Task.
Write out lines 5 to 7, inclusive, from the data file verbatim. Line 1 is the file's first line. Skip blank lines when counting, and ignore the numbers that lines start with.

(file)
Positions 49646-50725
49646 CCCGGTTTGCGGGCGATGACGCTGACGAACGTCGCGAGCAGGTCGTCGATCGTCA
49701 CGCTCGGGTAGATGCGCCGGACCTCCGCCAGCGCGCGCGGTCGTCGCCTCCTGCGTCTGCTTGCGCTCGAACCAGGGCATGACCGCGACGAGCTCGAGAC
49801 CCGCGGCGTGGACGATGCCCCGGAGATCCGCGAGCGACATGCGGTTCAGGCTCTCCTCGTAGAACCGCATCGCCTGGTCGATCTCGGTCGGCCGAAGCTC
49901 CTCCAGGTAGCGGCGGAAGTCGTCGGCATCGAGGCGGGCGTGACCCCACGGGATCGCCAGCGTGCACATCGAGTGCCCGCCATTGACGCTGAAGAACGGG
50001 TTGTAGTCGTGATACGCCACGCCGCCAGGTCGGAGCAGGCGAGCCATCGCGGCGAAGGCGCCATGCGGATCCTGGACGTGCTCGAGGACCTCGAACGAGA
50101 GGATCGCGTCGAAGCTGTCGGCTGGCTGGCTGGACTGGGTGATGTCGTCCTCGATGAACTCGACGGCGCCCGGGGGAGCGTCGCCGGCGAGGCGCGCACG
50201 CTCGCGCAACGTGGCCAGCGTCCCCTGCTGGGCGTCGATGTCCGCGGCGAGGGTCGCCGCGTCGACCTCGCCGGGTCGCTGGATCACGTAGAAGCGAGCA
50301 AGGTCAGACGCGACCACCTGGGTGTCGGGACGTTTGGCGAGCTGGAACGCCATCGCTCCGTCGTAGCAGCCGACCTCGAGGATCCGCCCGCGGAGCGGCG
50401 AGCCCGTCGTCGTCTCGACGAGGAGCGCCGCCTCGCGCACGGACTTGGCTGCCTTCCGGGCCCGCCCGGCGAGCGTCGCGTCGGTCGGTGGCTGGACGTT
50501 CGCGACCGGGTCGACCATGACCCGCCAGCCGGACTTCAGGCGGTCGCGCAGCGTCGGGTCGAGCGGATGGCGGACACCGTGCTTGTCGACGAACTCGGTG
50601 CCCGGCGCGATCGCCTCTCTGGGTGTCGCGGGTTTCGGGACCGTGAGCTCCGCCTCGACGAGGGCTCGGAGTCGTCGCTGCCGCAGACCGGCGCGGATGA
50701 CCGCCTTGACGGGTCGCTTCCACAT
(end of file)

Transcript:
49901 CTCCAGGTAGCGGCGGAAGTCGTCGGCATCGAGGCGGGCGTGACCCCACGGGATCGCCAGCGTGCACATCGAGTGCCCGCCATTGACGCTGAAGAACGGG
50001 TTGTAGTCGTGATACGCCACGCCGCCAGGTCGGAGCAGGCGAGCCATCGCGGCGAAGGCGCCATGCGGATCCTGGACGTGCTCGAGGACCTCGAACGAGA
50101 GGATCGCGTCGAAGCTGTCGGCTGGCTGGCTGGACTGGGTGATGTCGTCCTCGATGAACTCGACGGCGCCCGGGGGAGCGTCGCCGGCGAGGCGCGCACG